Kazakhstan’s economy grew by 4% year-on-year in 2017 (from 1% in 2016) and looks set to replicate that strong growth again this year, Chris Weafer, senior partner and founder at Macro-Advisory in Moscow, said in an email to investors, summarising a report issued on May 11.
“The key driver of last year’s recovery and this year’s expected growth is the combination of rising oil output and the oil price recovery,” Weafer wrote.
“Despite last year declaring that the country would prioritise the Nurly-Zhol diversification strategy, the government is much more focused on an energy development strategy,” he added.
“The Oil & Gas Strategy is the greater priority, as it will deliver economic recovery and growth over the medium term and, hopefully, provide the resources and time to allow the Nurly-Zhol plan to be developed. These are the twin priority programs,” Weafer wrote.
There is a lot of discussion about who will succeed Kazakhstan’s President Nursultan Nazarbayev in 2020, but almost nothing has been done to show a succession process is underway, Weafer wrote,noting that instead, the president is consolidating his position and engaged in a number of social and nationalist programs, which consolidates his own position. He will be 80 in 2020 and may run for another term or, he may nominate a successor close to 2020.
Tenge is tracking the ruble
Weafer noted that although the tenge did not follow the recent ruble collapse after the US sanctions against Russia the National Bank of Kazakhstan (NBK) will keep the tenge-ruble rate in the 5.3-5.6 range so as not to lose competitiveness with Russian producers and suppliers. The high oil price should keep the rate at the upper end of the range.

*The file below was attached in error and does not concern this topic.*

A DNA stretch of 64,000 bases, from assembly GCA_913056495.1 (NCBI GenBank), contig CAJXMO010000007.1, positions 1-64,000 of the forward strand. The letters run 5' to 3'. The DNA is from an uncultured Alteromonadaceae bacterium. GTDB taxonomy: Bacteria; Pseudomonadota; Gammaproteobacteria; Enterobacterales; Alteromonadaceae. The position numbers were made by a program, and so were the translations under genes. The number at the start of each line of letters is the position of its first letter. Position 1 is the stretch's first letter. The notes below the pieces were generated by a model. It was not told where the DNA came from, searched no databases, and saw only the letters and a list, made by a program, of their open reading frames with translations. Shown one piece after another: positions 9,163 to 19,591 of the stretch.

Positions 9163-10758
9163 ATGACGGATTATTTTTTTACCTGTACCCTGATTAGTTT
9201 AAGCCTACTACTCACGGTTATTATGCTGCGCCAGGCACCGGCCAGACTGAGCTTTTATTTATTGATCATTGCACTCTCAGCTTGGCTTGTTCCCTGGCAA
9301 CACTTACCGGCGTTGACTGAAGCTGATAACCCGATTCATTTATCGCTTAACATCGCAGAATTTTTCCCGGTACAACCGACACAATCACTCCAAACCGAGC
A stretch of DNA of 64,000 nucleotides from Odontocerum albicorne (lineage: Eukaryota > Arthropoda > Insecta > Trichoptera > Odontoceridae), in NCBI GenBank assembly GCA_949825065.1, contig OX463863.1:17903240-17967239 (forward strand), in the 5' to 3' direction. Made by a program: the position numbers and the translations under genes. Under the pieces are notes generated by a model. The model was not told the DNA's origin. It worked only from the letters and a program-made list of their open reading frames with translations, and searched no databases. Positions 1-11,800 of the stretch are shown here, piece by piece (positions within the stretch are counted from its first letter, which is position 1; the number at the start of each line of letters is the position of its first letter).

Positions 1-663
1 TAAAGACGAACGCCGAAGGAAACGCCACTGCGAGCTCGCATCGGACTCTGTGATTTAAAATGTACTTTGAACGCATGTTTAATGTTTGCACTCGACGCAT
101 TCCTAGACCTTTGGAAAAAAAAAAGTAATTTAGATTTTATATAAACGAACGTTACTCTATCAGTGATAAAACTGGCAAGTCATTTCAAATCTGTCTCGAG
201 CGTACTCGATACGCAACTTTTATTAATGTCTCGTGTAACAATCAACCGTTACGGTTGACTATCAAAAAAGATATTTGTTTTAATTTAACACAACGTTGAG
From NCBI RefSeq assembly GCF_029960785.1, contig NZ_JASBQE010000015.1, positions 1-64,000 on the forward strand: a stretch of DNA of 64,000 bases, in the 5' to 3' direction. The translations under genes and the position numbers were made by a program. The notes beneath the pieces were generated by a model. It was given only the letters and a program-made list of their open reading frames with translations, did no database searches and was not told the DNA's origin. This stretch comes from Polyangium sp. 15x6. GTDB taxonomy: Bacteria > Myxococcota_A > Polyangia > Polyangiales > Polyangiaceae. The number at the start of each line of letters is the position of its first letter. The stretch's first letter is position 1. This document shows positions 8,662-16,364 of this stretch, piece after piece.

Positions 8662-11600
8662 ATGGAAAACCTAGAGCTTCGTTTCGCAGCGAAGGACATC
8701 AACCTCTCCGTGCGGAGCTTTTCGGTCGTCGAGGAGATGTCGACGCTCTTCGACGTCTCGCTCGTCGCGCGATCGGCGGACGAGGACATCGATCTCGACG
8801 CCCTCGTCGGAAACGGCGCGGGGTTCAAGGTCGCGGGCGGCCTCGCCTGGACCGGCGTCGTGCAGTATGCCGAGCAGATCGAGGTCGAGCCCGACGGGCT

Turning to investment themes, Weafer noted that there are a number of very attractive investment themes for strategic investors. “These are based on both the ambitions of the Oil & Gas Strategy and Nurly-Zhol as well as those associated with the expanding BRI rail network and the new Astana Financial Center. The president’s recently announced five-step social program should also expand demand for housing and related services,” he wrote.
According to Weafer, Kazakh local debt should be clearable by Clearstream in July and by EuroClear later this year. That will boost foreign investor interest in local debt from the current 2% level. Local debt is also attractive because of the aggressive easing cycle, which the NBK is engaged in. The benchmark rate has more to fall.
He noted that Kazakh equities have been amongst the best performing in the world for the past two years. A new bourse, in Astana, plus a new online retail platform and a commitment to stick with the privatization plan, should help provide further support.
S&P affirms and warns
Finally, Weafer reminded that international rating agency Standard & Poor’s (S&P) has affirmed the country’s sovereign rating at BBB-, with a stable outlook. But S&P warned about unresolved problems in the banking sector.